Justia Civil Procedure Opinion SummariesArticles Posted in Products Liability
Baker v. Croda Inc.
The Third Circuit Court of Appeals certified a question of law to the Delaware Supreme Court. The question arose in connection with a toxic tort class action in the federal district court for the District of Delaware that was appealed to the Third Circuit. Delaware resident Catherine Baker filed suit individually and on behalf of fellow residents who lived near Atlas Point, a chemical plant that regularly used and emitted ethylene oxide, a dangerous chemical. The question asked whether an increased risk of illness, without present manifestation of a physical harm, was a cognizable injury under Delaware law. Put another way: did an increased risk of harm only constitute a cognizable injury once it manifested in a physical disease? To this, the Supreme Court answered: an increased risk of illness without present manifestation of a physical harm is not a cognizable injury under Delaware law. View "Baker v. Croda Inc." on Justia Law
IN RE: LAW OFFICES OF BEN C. MARTIN V. BABBITT & JOHNSON PA, ET AL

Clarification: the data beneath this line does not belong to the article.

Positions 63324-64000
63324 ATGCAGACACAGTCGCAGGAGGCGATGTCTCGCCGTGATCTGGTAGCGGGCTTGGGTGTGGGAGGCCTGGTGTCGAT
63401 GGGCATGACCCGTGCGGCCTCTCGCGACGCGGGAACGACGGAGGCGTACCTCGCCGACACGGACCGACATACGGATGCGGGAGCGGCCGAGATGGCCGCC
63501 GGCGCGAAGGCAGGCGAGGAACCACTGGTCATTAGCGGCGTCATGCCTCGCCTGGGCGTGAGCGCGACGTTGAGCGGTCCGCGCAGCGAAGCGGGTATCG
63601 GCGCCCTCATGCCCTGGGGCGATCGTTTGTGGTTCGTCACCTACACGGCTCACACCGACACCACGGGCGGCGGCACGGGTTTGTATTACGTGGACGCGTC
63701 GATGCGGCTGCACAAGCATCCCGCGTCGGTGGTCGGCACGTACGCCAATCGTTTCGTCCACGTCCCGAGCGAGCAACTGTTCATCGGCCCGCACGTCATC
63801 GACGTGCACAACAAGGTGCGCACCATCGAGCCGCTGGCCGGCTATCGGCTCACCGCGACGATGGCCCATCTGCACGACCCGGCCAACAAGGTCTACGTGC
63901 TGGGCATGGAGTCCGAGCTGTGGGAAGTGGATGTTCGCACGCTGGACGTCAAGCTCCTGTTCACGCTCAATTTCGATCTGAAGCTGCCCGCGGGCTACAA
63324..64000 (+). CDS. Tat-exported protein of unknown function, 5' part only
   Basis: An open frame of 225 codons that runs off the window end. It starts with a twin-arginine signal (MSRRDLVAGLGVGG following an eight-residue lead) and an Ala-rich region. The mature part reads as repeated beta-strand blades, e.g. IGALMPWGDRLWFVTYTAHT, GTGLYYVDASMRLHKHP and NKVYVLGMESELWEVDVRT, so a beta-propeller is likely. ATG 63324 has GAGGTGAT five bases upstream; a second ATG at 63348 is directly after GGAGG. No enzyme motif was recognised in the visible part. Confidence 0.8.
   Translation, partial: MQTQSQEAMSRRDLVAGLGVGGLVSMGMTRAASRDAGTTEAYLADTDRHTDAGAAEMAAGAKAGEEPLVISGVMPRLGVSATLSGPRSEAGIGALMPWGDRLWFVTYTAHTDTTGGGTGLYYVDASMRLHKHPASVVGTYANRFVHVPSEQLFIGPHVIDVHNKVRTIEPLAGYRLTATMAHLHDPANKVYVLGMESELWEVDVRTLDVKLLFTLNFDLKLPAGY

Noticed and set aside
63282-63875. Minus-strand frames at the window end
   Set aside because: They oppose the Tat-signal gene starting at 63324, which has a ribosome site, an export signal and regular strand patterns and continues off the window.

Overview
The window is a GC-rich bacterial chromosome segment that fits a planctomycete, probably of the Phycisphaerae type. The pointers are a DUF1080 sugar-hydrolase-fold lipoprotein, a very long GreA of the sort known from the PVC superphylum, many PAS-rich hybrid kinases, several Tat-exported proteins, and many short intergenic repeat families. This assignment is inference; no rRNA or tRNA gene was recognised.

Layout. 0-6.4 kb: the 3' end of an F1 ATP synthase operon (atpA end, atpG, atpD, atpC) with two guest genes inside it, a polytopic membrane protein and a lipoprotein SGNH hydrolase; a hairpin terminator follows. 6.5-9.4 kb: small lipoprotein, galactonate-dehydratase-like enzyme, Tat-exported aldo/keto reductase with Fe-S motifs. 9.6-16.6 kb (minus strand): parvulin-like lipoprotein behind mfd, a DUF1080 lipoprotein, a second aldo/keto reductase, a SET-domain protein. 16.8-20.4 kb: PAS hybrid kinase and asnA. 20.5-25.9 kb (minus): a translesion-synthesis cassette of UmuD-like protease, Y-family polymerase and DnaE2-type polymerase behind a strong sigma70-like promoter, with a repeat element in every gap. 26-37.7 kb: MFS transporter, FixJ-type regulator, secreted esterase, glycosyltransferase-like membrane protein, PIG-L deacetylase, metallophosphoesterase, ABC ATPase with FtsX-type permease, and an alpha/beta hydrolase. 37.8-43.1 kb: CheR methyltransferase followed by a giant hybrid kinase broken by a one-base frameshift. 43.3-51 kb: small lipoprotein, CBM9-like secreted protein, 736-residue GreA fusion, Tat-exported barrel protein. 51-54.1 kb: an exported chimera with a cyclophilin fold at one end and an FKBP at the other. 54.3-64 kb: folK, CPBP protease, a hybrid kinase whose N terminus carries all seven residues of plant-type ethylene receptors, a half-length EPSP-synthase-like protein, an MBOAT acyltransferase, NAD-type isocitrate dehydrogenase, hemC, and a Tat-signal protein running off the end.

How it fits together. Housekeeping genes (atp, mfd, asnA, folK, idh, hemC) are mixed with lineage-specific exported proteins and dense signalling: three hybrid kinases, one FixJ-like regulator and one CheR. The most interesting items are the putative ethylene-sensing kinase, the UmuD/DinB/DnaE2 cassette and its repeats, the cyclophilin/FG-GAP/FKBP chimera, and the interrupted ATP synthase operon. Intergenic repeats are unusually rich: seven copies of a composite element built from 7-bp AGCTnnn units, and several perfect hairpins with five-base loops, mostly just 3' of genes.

Appellants, the Law Offices of Ben C. Martin and the law firm Martin Baughman, PLLC (collectively, BCM), argued that the district court in this multidistrict litigation (MDL), In re Bard IVC Filters Products Liability Litigation, lacked authority to order common benefit fund assessments against the recoveries of claimants who were not involved in cases that were part of the MDL—that is, those with claims that were not filed in any court, or were filed in state court, or were filed in federal court after the MDL closed (collectively, non-MDL cases). After settling their clients’ claims against C.R. Bard, Inc. and Bard Peripheral Vascular, Inc. (collectively, Bard), BCM moved to exempt the recoveries of their clients in non-MDL cases from common benefit fund assessments. The district court denied the motion. The Ninth Circuit affirmed the district court’s order. The panel held that the district court’s order requiring common benefit fund assessments in the non-MDL cases was within the scope of the district court’s authority. A district court properly exercises its authority to order common benefit fund holdback assessments from claimants’ recoveries in non-MDL cases when (1) counsel for claimants voluntarily consents to the district court’s authority by signing, or otherwise entering into, a participation agreement requiring contributions in exchange for access to common benefit work product, (2) that participation agreement is incorporated into a court order, and (3) as a result of entering the participation agreement, counsel receives access to common benefit work product. The panel affirmed the district court’s order denying claimants’ motion to exempt non-MDL cases from common benefit fund assessments. View "IN RE: LAW OFFICES OF BEN C. MARTIN V. BABBITT & JOHNSON PA, ET AL" on Justia Law